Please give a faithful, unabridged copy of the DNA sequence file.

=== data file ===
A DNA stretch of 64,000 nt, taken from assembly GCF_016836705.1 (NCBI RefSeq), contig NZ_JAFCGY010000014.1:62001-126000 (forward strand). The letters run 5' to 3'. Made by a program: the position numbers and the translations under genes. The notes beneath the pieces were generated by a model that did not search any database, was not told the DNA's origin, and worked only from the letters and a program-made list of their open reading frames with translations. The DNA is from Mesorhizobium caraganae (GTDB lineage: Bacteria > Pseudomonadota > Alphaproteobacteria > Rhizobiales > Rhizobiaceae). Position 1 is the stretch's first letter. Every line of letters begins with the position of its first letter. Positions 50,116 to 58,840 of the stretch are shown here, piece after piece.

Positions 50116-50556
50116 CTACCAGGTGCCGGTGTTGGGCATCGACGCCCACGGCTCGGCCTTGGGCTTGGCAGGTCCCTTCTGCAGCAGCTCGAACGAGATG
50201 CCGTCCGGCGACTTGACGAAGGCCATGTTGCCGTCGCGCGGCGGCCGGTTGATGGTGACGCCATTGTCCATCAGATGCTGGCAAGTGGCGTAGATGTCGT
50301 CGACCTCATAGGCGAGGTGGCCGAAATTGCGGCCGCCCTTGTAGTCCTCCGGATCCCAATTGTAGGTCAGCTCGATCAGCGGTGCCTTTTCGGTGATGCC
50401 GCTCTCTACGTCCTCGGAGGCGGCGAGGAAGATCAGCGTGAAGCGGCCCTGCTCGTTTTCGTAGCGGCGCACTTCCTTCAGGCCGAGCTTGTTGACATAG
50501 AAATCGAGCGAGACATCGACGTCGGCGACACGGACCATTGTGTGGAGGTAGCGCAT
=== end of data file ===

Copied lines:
A DNA stretch of 64,000 nt, taken from assembly GCF_016836705.1 (NCBI RefSeq), contig NZ_JAFCGY010000014.1:62001-126000 (forward strand). The letters run 5' to 3'. Made by a program: the position numbers and the translations under genes. The notes beneath the pieces were generated by a model that did not search any database, was not told the DNA's origin, and worked only from the letters and a program-made list of their open reading frames with translations. The DNA is from Mesorhizobium caraganae (GTDB lineage: Bacteria > Pseudomonadota > Alphaproteobacteria > Rhizobiales > Rhizobiaceae). Position 1 is the stretch's first letter. Every line of letters begins with the position of its first letter. Positions 50,116 to 58,840 of the stretch are shown here, piece after piece.

Positions 50116-50556
50116 CTACCAGGTGCCGGTGTTGGGCATCGACGCCCACGGCTCGGCCTTGGGCTTGGCAGGTCCCTTCTGCAGCAGCTCGAACGAGATG
50201 CCGTCCGGCGACTTGACGAAGGCCATGTTGCCGTCGCGCGGCGGCCGGTTGATGGTGACGCCATTGTCCATCAGATGCTGGCAAGTGGCGTAGATGTCGT
50301 CGACCTCATAGGCGAGGTGGCCGAAATTGCGGCCGCCCTTGTAGTCCTCCGGATCCCAATTGTAGGTCAGCTCGATCAGCGGTGCCTTTTCGGTGATGCC
50401 GCTCTCTACGTCCTCGGAGGCGGCGAGGAAGATCAGCGTGAAGCGGCCCTGCTCGTTTTCGTAGCGGCGCACTTCCTTCAGGCCGAGCTTGTTGACATAG
50501 AAATCGAGCGAGACATCGACGTCGGCGACACGGACCATTGTGTGGAGGTAGCGCAT